persons are sent on the most frivolous
errands, to jostle and form the doubtful acquaintances of some street oldsters, rarely for
any good purpose. The scenes of debauchery and lewdness too that meet the eye, the
offensive language and indecent utterances that cannot bear the light of day, are among the
numerous reasons that may be advanced against the practice recited above. 1
The 1885 editorial evoked a place in which encounters
between different peoples presented moral and specifically sexual dangers
The construction of ‘workshy’, ‘industrious’ and (non-)compliant inmates in forced labour facilities in the First Republic of Austria between 1918 and 1933
They were ‘improved’, punished and cured:
The construction of ‘workshy’, ‘industrious’
and (non-)compliant inmates in forced
labour facilities in the First Republic of
Austria between 1918 and 1933
Mathilde S., a twenty-one-year-old woman from Styria, was regarded as
‘workshy’. She would roam the streets and beg. She also suffered from epilepsy. Her illness was considered to exacerbate her moral weakness. She was
convicted for vagrancy and begging, had to serve one month in prison, then
was detained and forced to work in a ‘Zwangsarbeitsanstalt
books such as Easeful Death, she
now claimed that it was ‘inhumane’ to deny people the right to die.8
She argued that this included not only terminally ill patients, but
also individuals who felt they were a burden on their families due
to disability or old age.9 When it came to assisted dying, Warnock
argued, doctors had a pressing duty, ‘unless their religion forbids it’,
to respect the autonomy of dying, elderly and disabled patients.10 In
a 2008 column for the Observer, she stressed that ‘we have a moral
obligation to take other people’s seriously reached
Representing persecution and extermination in French crime fiction of the 1980s and 1990s
to capture and preserve such war memories. The survivor
stories which emerged in these decades were, therefore, charged narratives. They were stories which conformed to existing narrative templates
for understanding the war years (victimisation and heroism) but also
challenged such constructions of the past evoking the moral ambiguities of wartime memories and their legacies. They were also mobilised
as potent stories in the context of present-day debates over collective
guilt and responsibility, above all in relation to the Final
hungry people act and how the fear of hunger, of absolute bodily
need, makes people act, hunger is relegated to a stimulus that
provokes a reflex response. Likewise, work inspired by E.P.
Thompson’s now famous paper delineating the ‘moral
economy’ of the English ‘crowd’ has tended to
ignore – though the following section examines the nuances in
this work – hunger altogether
In Year 2 of the Revolution (1794) Robespierre, seeking to establish a new deist national morality created the Festival of the Supreme Being celebrated on 20 Prairial Year 2 (8 June 1794). This book begins by tracing the progress in the development of Robespierre’s thinking on the importance of the problem which the lack of any acceptable national moral system through the early years of the Revolution had created, his vision of a new attitude towards religion and morality, and why he chose a Revolutionary Festival to launch his idea. It focusses on the importance of the Festival by showing that it was not only a major event in Paris, with a huge man-made mountain on the Champ de Mars; it was also celebrated in great depth in almost every city, town and village throughout France. It seeks to redefine the importance of the Festival in the history of the Revolution, not, as historians have traditionally dismissed it, merely as the performance of a sterile and compulsory political duty, but on the contrary, as a massively popular national event. The author uses source material from national and local archives describing the celebrations as well as the reaction to the event and its importance by contemporary commentators. This is the first book since the 1980s and the only work in English to focus on this Festival and to redefine its importance in the development of the Revolution.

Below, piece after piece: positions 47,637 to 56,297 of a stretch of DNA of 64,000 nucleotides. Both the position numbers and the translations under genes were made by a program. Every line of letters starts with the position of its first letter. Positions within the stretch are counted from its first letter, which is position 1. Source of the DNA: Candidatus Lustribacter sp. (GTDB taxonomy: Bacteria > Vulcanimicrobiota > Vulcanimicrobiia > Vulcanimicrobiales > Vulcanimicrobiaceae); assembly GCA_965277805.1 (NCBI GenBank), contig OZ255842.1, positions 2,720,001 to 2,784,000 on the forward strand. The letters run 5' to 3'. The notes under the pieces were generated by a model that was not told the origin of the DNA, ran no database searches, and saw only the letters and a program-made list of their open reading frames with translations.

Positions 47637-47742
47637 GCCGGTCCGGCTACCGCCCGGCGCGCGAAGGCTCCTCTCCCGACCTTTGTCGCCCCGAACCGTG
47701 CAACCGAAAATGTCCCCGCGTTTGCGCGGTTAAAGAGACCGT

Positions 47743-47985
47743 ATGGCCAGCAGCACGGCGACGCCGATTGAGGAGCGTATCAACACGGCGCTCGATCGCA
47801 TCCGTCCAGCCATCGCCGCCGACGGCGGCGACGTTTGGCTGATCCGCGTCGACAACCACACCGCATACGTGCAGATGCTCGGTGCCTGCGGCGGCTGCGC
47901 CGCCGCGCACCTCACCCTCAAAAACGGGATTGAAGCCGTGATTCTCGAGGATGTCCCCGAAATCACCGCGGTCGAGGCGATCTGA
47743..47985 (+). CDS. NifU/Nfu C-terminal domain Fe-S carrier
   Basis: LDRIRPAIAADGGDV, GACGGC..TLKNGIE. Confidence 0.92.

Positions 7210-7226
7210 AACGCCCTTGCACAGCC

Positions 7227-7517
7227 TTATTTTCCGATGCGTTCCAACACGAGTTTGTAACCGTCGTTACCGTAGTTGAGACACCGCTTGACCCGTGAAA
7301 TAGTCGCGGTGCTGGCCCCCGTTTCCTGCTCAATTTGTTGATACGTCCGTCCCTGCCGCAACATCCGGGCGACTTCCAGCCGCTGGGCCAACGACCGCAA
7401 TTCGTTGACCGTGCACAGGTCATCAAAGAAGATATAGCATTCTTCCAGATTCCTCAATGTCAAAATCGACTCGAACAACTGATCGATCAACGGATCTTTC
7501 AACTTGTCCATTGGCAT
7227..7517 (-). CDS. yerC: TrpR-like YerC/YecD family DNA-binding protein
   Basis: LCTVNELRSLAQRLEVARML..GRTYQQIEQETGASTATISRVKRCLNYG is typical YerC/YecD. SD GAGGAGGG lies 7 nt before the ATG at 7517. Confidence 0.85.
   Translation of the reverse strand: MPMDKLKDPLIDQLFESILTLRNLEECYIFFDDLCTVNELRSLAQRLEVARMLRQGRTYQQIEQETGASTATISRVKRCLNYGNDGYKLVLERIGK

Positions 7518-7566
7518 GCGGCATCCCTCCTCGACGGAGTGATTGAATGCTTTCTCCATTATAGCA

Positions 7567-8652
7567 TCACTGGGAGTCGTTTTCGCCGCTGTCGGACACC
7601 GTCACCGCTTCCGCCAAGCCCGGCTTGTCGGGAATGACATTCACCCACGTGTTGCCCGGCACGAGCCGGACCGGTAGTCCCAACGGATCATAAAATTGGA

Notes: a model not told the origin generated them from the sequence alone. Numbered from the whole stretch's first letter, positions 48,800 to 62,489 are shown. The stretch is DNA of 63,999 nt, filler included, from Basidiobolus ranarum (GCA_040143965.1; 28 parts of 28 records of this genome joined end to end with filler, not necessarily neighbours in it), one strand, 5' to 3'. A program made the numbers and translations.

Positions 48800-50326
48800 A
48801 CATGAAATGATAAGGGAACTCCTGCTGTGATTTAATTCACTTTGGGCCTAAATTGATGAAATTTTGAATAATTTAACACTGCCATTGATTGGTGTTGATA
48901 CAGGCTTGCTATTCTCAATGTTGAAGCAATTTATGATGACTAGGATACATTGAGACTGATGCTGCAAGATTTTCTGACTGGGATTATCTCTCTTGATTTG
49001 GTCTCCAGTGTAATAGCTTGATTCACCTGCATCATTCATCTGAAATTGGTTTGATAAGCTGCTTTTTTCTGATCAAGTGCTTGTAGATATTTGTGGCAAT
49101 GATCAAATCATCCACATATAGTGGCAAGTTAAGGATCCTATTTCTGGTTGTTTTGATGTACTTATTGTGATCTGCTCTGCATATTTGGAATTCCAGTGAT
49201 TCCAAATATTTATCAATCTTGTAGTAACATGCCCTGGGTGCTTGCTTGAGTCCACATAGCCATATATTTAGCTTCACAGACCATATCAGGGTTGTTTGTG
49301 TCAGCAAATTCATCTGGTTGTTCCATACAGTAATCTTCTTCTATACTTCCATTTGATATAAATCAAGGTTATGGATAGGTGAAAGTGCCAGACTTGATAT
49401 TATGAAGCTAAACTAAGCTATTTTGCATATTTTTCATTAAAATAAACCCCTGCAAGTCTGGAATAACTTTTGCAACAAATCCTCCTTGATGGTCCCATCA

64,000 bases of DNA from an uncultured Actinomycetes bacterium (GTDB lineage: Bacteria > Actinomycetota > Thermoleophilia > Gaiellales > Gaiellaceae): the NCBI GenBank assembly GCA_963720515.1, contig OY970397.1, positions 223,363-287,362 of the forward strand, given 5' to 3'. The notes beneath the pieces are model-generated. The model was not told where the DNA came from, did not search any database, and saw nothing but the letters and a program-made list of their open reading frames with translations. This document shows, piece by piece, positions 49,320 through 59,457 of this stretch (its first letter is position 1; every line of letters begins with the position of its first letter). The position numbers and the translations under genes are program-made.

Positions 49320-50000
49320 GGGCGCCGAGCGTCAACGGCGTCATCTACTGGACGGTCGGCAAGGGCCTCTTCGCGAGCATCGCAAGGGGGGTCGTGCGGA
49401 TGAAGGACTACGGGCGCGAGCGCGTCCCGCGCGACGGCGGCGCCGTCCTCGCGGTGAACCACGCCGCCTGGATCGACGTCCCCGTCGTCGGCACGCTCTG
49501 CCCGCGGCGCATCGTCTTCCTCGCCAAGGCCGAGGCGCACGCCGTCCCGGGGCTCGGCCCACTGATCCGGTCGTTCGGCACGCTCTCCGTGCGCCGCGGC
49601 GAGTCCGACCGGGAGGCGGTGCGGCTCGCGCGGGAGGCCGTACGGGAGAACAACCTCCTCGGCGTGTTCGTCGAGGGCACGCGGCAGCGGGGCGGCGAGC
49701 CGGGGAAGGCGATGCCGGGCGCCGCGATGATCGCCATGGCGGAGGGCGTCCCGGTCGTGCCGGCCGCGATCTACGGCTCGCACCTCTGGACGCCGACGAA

From the day that Europeans first stepped ashore to occupy the Australian continent, they were never alone. If colonists took comfort from the presence of these familiar beasts, they remained less certain of the indigenous creatures they encountered. This book argues that the practice of vivisection inextricably linked familiar animals and venomous snakes in colonial Australia, and offers a new perspective, inter alia, on science and medicine in the colonial antipodes. Public vivisections to study envenomation and antidotes established standards of proof and authority which were followed, rather than led, by learned professionals. The book establishes the concept of the colonial animal matrix, elaborating how white settlers related both to the domestic species that landed alongside them and the autochthonous animals they encountered up to 1840. By the early 1850s, plebeian expertise had established vivisection as the prime means of knowing venomous animals in Australia. Instruments and living experiments became necessary to establish objective medical facts in the antipodes. By the time that Britain legislatively regulated vivisection in mid-1876, animal experimentation had independently become de rigueur for colonial investigations of envenomation and remedies. Seeking an effective remedy for snakebite was considered sufficient reason to lessen moral consideration for animals such as dogs, involved in such experiments. Clinical experience appeared largely to trump vivisectional data for much of the 1890s. Yet, when a 'universal' antivenene appeared, predicated upon the new science of immunology, its efficacy was concomitantly discredited by the novel technologies of experimental medicine.